Smokeless Tobacco Not a Safe Alternative for Cigarettes

By Charles H. Weaver, MD
August 27, 2007

According to the results of a study published in Cancer Epidemiology Biomarkers & Prevention, urine levels of a potent carcinogen found in tobacco appear to be at least as high in users of smokeless tobacco as in cigarette smokers.

Smokeless tobacco refers to chewing tobacco and snuff. Both these types of smokeless tobacco contain cancer-causing agents, and users of smokeless tobacco have an increased risk of oral cancer. Oral cancer includes cancers of the lip, tongue, cheeks, gums, and the floor and roof of the mouth.

Because smokeless tobacco does not involve exposure to the harmful components of tobacco smoke, some have suggested that it may be less harmful than cigarettes.

To evaluate this claim, researchers assessed levels of a strong carcinogen (cancer-causing agent)—known as NNK—in 420 cigarette smokers and 182 users of smokeless tobacco. All study participants were seeking treatment for tobacco dependence.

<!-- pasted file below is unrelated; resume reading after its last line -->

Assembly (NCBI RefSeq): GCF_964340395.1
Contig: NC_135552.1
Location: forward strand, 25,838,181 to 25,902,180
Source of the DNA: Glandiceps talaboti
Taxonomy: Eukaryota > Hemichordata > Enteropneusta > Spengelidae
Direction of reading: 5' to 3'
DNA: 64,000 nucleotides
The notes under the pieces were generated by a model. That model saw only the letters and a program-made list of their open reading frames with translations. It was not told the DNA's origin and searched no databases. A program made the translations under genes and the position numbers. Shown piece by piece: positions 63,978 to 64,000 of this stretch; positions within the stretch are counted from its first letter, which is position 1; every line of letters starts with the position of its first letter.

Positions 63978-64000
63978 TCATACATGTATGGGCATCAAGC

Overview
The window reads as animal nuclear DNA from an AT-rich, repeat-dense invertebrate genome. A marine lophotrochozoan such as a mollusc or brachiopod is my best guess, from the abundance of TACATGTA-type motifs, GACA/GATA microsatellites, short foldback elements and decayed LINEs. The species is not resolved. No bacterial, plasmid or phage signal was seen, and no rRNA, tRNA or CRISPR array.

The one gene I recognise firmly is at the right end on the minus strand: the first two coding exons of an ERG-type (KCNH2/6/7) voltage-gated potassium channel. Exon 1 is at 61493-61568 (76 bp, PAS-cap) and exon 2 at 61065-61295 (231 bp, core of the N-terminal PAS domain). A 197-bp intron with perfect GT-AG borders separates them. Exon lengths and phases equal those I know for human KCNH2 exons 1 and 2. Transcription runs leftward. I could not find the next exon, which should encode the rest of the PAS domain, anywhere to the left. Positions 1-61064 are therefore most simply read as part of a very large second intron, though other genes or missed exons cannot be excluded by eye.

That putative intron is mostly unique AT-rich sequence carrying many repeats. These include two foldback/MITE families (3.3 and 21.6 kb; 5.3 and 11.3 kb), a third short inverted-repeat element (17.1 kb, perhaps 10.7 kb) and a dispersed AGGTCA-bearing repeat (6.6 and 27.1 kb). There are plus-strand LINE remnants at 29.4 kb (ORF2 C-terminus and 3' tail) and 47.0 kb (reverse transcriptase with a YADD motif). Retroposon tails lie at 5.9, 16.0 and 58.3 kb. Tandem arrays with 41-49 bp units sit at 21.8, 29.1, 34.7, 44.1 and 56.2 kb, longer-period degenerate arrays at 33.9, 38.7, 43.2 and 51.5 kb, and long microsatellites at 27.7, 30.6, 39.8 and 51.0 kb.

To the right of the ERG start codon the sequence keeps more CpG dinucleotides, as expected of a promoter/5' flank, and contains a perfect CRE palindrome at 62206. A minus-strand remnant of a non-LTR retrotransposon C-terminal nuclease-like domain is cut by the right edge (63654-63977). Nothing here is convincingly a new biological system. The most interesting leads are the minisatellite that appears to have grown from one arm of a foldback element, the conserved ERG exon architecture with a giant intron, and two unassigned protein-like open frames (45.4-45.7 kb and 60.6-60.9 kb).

NNK exposure was assessed by measuring NNK metabolites (total NNAL) in urine. The researchers also assessed levels of cotinine—a marker of nicotine exposure.

Urine NNAL and cotinine levels were higher in users of smokeless tobacco than in cigarette smokers.

While the processing of NNK by the body may differ between users of smokeless tobacco and cigarette smokers, the researchers state that these results “indicate that exposure to NNK is at least comparable in smokeless tobacco users and smokers.”

The researchers conclude: “These findings do not support the use of smokeless tobacco as a safe substitute for smoking.”

Reference: Hecht SS, Carmella SG, Murphy SE et al. Similar exposure to a tobacco-specific carcinogen in smokeless tobacco users and cigarette smokers. Cancer Epidemiology Biomarkers & Prevention. 2007;16:1567-72.